The first intimation something was about to happen came when a face appeared, pressed against the window. After a day of taking LSD, relaxing, and listening to music, all company inside the house was oblivious to the police gathering outside.
When Richards opened the door, he was confronted by 18 police officers, led by Police Chief Inspector Gordon Dinely, who presented Richards with a warrant to “search the premises and the persons in them, under the Dangerous Drugs Act 1965.” Richards was so high that he did not understand that they were police or that they were trying to read him a warrant. He kept repeating, “come on it, it’s a bit chilly outside.”
Richards claims that he was so high on acid that when he saw the police through a window, he thought they were a bunch of dwarves all dressed the same. Richards let them enter with no hesitation.
The only drugs found were a couple of roaches in an ashtray and on the persons of Mick Jagger and gallery owner, Robert Fraser. Jagger had a minute amount of amphetamine, bought legally in Italy. Fraser had a bit of heroin.
When it comes to the legendary Redlands story surrounding Marianne Faithfull’s evening, Richards cleared up the events in his 2010 autobiography Life.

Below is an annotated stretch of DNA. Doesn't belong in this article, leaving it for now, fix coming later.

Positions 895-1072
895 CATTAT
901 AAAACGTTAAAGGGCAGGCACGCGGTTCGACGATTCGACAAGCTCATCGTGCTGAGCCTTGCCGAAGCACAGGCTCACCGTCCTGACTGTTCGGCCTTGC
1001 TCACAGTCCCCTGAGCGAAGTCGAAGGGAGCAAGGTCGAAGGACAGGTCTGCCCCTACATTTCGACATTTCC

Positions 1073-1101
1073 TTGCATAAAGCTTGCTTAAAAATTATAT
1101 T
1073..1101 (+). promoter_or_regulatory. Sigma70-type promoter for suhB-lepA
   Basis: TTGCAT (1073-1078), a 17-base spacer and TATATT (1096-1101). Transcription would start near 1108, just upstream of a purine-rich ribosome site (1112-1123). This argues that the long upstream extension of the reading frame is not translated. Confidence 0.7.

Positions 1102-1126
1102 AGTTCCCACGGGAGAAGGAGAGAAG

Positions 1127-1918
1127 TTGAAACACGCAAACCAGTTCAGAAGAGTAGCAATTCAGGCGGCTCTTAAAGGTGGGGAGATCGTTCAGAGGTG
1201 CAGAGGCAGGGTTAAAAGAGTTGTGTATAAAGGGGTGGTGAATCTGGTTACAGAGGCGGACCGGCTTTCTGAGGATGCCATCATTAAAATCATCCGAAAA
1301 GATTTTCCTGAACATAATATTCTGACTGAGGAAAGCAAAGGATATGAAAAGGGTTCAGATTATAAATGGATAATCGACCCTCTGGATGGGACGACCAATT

“Marianne had a hard day on acid. She had taken a bath upstairs, just finished, and I had this huge fur rug and she just wrapped herself in it, I think she had a towel around her too. She was lying back on the couch after a nice bath. How the Mars bar got into the story I don’t know. We did have a few candy bars on the table because when you do acid you get sugar lacks and you need to munch away. How the police and press managed to make a Mars bar on a table and Marianne wrapped in a fur rug into a myth is kind of classic. The evening paper headlines are “Naked Girl at Stones Party” and included in the story – info directly from the police – is that the Mars bar was used as a dildo. That was a rather large leap and completely false.”
This event was the start to the infamous trial of Jagger, Richards and Fraser.
Detective Sergeant Norman “Nobby” Pilcher was notoriously working hand-in-hand with the paper News of the World and his tip to send officers to Redlands that day was from a News of the World source.
Pilcher was responsible for following up on “tip offs” given by the paper. He’s known for arresting many musicians in his time, including Donovan, Brian Jones, John Lennon and George Harrison. Pilcher was also known to bring his own supply along to busts, just incase he needed evidence.
John Lennon described him as “Semolina Pilchard, climbing up the Eiffel Tower” in the song ‘I Am The Walrus’.